Driver Sues For Towns To End Secrecy Surrounding Speed Camera Data; Private Contractor

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The leader of a motorist advocacy group in Maryland is suing two municipalities for failing to provide information about how they authorized a speed limit change on a local road, and then hired a private company to operate a speed camera and collect ticket revenue from drivers.

“An agency which places cameras on every street corner shouldn’t be allowed to break the law in order to keep secrets,” Ron Ely, the head of the Maryland Drivers Alliance, told automotive policy website TheNewspaper. “However, this really isn’t about speed cameras. If local governments can conceal potentially embarrassing information from the public on this issue, then what else will they be allowed to hide?”

Ely filed the lawsuit in Prince George’s County, Md. Circuit Court last week, asking the court only to declare that the speed cam data falls within the realm of municipal documents that must be kept on file as a matter of public record, as established by the Maryland Public Information Act. The suit also seeks a $1,000 fine for Brentwood officials who have so far stonewalled Ely’s original request, which originally was filed in October of 2010.

From the report:

The town [of Brentwood] eventually responded in June 2012, demanding that Ely pay a schedule of fees for the involvement of various town employees, including $200 an hour for the town attorney. The total cost to access the documents was left open-ended. Ely considered this response a constructive denial of his request.

…In Morningside, Ely is not seeking obscure or difficult to obtain records. Instead, he wants the calibration certificates and daily setup logs that must be “kept on file” under the state’s speed camera authorization statute. Already, two localities have been caught violating state law in allowing a private company to operate cameras without documenting the calibrations, as required.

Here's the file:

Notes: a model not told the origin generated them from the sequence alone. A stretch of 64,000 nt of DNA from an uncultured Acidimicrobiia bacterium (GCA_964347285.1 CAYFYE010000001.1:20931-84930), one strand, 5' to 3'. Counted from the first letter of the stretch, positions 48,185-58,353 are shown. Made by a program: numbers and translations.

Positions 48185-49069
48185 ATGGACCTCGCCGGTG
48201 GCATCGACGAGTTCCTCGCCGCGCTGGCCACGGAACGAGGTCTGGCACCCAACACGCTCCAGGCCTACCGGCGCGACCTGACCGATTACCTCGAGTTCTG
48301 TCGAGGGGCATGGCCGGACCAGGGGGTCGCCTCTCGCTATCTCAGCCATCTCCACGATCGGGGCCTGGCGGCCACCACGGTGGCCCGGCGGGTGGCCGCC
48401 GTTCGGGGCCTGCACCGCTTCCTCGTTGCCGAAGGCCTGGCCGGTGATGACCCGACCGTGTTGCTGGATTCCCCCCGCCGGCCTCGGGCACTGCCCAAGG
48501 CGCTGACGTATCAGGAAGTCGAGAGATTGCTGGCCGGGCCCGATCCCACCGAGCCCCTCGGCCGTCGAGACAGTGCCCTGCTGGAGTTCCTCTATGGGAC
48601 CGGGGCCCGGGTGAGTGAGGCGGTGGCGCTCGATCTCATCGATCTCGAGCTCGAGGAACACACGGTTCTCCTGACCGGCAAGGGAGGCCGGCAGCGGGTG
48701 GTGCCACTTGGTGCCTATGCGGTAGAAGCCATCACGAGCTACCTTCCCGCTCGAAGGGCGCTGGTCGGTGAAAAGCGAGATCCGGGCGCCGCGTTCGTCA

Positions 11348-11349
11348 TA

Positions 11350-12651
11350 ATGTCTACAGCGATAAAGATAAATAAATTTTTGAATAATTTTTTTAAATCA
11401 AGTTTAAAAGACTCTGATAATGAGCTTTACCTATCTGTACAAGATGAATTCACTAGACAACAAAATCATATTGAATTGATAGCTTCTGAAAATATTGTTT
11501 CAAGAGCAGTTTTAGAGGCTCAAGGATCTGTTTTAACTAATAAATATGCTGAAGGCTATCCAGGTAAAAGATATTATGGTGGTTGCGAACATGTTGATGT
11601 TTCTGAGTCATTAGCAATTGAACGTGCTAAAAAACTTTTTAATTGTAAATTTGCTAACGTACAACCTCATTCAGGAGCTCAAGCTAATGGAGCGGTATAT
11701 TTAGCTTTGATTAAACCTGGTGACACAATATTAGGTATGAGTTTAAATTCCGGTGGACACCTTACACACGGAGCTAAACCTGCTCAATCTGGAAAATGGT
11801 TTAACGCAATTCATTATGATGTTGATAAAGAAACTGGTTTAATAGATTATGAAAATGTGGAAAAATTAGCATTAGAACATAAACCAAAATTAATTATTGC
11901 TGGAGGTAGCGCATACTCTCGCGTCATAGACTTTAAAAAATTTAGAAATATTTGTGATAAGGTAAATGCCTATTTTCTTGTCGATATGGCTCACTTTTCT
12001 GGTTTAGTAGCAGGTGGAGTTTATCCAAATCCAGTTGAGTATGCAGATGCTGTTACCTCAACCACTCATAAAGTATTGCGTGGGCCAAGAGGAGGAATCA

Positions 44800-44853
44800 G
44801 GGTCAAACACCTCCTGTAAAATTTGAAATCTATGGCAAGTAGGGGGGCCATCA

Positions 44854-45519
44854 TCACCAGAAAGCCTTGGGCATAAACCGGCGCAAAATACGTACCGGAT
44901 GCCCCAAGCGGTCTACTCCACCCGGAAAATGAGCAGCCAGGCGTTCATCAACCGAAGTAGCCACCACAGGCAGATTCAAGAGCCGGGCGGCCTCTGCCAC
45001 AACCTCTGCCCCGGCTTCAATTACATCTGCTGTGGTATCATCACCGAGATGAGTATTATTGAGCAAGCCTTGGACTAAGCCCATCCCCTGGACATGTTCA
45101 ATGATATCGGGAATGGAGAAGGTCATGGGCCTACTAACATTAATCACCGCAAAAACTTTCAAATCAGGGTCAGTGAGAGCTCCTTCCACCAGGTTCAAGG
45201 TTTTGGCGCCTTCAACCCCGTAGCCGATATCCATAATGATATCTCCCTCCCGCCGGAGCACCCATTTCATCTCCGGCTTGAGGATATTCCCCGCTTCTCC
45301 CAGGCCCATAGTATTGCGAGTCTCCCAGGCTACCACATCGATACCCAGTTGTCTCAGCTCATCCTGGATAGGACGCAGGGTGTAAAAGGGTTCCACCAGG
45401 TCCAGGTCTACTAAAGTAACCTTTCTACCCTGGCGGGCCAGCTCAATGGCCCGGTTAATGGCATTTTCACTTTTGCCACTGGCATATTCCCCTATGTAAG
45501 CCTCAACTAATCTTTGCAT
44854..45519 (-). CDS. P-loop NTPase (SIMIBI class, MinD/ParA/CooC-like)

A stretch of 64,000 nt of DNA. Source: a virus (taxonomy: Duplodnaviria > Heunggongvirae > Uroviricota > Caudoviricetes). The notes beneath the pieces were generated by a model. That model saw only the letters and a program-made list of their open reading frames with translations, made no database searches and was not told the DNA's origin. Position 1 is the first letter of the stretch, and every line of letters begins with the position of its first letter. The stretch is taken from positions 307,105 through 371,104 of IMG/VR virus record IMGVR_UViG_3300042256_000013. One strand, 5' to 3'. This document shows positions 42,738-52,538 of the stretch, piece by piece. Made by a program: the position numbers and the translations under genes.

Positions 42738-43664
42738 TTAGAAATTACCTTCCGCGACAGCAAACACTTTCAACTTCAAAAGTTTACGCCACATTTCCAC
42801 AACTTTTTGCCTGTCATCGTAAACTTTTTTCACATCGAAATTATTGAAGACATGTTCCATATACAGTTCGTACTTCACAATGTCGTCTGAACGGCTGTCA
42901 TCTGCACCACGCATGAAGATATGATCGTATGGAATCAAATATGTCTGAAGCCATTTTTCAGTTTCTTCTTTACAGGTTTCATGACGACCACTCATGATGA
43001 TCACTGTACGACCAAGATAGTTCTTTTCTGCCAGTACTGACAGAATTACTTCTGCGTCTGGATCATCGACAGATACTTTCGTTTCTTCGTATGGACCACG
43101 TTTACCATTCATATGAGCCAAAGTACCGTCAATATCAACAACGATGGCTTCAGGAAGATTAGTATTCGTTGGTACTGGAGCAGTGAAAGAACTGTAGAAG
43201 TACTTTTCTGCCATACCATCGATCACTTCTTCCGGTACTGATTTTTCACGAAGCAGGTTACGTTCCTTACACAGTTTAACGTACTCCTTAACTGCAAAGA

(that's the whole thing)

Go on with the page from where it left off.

Ely filed the request on June 5, but it failed to respond within thirty days, as required under the public records statute. After calling the town, Ely finally received an email from the town attorney on July 25 neither granting nor denying the request.

“Please be advised that the town of Morningside is not the speed monitoring system operator as that term is defined in the Maryland Annotated Code, and therefore, the town of Morningside does not maintain the records and documents pursuant to your request,” Morningside town attorney Todd K. Pounds wrote on August 5.

What Pounds means by that last statement is that the town of Morningside has handed enforcement, along with revenue collections, over to a private company that operates the speed camera. Brekford, the company that installs and maintains the equipment, gets 40 percent of every speeding ticket fine.

 

Ben Bullard

Reconciling the concept of individual sovereignty with conscientious participation in the modern American political process is a continuing preoccupation for staff writer Ben Bullard. A former community newspaper writer, Bullard has closely observed the manner in which well-meaning small-town politicians and policy makers often accept, unthinkingly, their increasingly marginal role in shaping the quality of their own lives, as well as those of the people whom they serve. He argues that American public policy is plagued by inscrutable and corrupt motives on a national scale, a fundamental problem which individuals, families and communities must strive to solve. This, he argues, can be achieved only as Americans rediscover the principal role each citizen plays in enriching the welfare of our Republic.